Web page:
The Make-A-Wish foundation, an organization which grants wishes for medically fragile children, sent us to see the dolphins at Sea World in Orlando. Like a bird being pushed out of her nest, I was being encouraged to show my sweet son a world other than doctor’s offices and home.

And so, on winter’s day in February, we were driven by limousine to Orlando for an amazing holiday provided by the gracious kindness of the Make-A-Wish foundation. On this trip, I prayed much and learned how to travel with my special needs child which would open doors I’d never dreamed of.

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Grateful: Coming Full Circle

Another miracle happened when my son comes off his ventilator. A dream I never expected to happen. I’d hoped, yes but dared not dream such things were possible. But with God, nothing is impossible.

So, two summers ago, we travel to Niagara Falls. From the tiny waterfalls of our honeymoon to one of the largest, we distanced many miles by road to see this wonder. Standing by this impressive feat of nature, I look at my son and am in awe. In awe that we are in this surreal place, far away from home (1,932 kilometers), with my special needs child. I’m struck by the mist of the falls making rainbows in the air and a child that was never expected to live now experiencing this natural wonder.

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Grateful: A Way of Life

As we live our lives raising our miracle, I’ve come to be thankful for things once taken for granted. I’m extremely grateful for our health. Though our son has special needs and is considered medically fragile, I see him as a stable, happy, full of life little boy with a smile that melts hearts. And for that, I am grateful. For us, being thankful is a way of life.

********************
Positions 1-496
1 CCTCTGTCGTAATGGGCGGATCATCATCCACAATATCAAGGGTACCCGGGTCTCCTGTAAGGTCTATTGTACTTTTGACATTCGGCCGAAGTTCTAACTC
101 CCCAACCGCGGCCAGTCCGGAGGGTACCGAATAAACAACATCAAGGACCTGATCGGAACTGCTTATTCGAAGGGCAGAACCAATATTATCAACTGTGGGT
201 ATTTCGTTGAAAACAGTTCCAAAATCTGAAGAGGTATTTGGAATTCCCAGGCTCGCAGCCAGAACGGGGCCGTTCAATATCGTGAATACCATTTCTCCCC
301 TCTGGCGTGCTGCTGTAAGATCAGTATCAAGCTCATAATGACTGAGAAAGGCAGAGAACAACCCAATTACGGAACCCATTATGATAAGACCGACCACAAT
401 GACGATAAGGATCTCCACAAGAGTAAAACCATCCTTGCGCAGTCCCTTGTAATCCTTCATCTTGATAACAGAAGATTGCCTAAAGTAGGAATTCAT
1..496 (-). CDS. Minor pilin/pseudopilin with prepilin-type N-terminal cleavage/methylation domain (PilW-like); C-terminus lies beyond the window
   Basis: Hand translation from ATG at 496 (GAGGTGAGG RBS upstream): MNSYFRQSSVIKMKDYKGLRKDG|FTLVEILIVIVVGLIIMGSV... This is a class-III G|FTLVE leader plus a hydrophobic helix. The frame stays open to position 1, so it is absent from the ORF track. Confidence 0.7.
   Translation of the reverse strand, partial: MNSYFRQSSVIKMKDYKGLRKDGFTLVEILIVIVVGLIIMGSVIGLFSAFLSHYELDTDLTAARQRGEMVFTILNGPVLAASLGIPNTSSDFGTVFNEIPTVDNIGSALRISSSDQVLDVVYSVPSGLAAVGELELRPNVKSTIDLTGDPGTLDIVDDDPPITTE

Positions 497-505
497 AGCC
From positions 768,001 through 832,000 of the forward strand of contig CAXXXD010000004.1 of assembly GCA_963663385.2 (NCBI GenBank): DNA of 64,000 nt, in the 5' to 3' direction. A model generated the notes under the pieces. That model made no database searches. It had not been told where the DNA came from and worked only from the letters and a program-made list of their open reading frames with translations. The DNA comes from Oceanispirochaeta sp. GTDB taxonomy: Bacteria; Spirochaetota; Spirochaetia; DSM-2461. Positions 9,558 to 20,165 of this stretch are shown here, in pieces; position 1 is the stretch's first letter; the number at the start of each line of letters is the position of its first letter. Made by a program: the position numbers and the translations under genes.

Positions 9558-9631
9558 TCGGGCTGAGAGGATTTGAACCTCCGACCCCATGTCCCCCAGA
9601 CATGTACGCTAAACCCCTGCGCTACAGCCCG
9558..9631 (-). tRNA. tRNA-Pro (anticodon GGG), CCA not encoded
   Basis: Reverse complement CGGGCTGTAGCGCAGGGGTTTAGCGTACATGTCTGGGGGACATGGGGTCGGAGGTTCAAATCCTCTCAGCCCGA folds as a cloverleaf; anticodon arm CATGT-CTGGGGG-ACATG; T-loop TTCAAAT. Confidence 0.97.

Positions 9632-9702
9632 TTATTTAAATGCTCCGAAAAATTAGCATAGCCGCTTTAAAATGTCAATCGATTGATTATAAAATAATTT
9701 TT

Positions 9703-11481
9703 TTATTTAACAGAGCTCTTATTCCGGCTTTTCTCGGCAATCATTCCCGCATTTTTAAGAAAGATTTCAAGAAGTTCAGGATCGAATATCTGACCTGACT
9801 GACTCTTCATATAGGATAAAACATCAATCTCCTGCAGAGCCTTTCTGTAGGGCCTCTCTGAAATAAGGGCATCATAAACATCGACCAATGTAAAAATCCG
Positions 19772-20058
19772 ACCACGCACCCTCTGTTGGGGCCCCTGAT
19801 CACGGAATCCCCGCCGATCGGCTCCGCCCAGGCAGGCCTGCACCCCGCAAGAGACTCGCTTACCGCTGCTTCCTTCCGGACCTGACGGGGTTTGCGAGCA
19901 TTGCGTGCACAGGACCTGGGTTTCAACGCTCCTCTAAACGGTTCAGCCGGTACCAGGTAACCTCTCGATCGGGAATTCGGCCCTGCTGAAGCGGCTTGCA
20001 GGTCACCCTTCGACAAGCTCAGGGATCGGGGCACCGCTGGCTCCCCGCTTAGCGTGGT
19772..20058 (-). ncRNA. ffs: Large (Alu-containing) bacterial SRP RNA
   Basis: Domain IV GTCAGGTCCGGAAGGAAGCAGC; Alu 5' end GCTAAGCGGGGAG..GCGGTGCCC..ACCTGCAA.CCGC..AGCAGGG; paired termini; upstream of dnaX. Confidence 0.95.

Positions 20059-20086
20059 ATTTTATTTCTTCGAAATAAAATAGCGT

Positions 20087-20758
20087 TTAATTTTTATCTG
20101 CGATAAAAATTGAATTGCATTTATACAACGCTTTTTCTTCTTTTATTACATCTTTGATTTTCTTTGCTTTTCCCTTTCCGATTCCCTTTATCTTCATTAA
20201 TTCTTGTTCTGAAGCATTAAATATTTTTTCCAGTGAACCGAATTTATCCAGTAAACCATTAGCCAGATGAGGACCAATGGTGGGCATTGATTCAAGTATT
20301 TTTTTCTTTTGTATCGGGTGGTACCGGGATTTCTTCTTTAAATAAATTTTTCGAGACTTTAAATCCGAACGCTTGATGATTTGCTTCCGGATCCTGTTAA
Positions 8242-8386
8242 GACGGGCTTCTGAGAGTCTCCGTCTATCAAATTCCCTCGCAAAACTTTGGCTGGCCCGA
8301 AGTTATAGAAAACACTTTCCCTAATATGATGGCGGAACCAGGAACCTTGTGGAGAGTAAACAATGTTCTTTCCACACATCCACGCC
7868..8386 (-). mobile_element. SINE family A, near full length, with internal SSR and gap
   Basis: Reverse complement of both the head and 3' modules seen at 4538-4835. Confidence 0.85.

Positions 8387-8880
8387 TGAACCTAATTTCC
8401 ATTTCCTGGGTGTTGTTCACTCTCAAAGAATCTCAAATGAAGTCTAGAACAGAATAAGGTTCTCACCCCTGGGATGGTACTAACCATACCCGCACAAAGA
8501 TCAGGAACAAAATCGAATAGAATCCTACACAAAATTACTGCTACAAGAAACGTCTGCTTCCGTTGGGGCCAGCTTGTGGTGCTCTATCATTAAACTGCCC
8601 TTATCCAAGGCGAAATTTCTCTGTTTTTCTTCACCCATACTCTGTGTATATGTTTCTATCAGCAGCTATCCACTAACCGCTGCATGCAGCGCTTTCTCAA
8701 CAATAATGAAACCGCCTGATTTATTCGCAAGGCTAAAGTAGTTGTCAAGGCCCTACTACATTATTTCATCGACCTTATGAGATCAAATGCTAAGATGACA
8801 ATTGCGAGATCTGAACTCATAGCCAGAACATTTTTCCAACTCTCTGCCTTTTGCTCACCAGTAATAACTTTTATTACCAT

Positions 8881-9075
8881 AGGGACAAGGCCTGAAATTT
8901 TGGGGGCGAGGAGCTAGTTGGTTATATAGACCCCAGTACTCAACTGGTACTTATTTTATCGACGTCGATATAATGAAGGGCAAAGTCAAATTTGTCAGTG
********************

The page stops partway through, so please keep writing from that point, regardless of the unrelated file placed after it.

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What are you grateful for, even in the midst of what is considered trying circumstances? You may not have a special needs son, but we all can choose to be grateful even in the face of difficult circumstances. That is how we overcome, yes? We overcome together, through the power of our stories. I’d love to hear your story.

 

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Linking in to the #1000Speak for Compassion post. This month’s theme is gratitude.

Seek Goodness Everywhere #GratitudeCircle

Seek Goodness Everywhere #GratitudeCircle

Bad news travels fast. I’m afraid I spread it around sometimes too.

It’s hard not to have an opinion and air it – especially when it comes to religious fundamentalism. We’ve been seeing just too much of it in recent times. Religion instead of bringing security to our lives, seems to make us so insecure that we’re willing to forego our humanness to defend the ‘gods’ we believe in.

It’s often easy then to forget the stories that don’t really make the headlines or the positive ones that do. When I read of two separate incidents of Sikh young men, willing to take off their turbans, a symbol of their religion, in the service of another, I knew I had to share them.

You might like to read about Harman Singh in New Zealand who took off his turban to cradle the head of a child injured in an accident. Closer home, and more recently, two Sikh men used their turbans to rescue four boys from drowning.

Sikhs by practice, remove their turbans only in the privacy of their homes, but all three men said that their actions were an instinctive response to a human need. They didn’t stop to check the religious beliefs of the people they were assisting. Humanity won over religious beliefs.

Then there’s the story of 17-year-old Malyk Bonnet, a young man in Canada, who went out of his way to aid the escape of a woman from her boyfriend who was abducting her. Read about this young hero here.

And most inspiring of all the stories I’ve heard in recent days is the one of Kanya Sesser, a model and an athlete born with no legs. Her mantra is: ‘No legs, no limits!’ Watch this: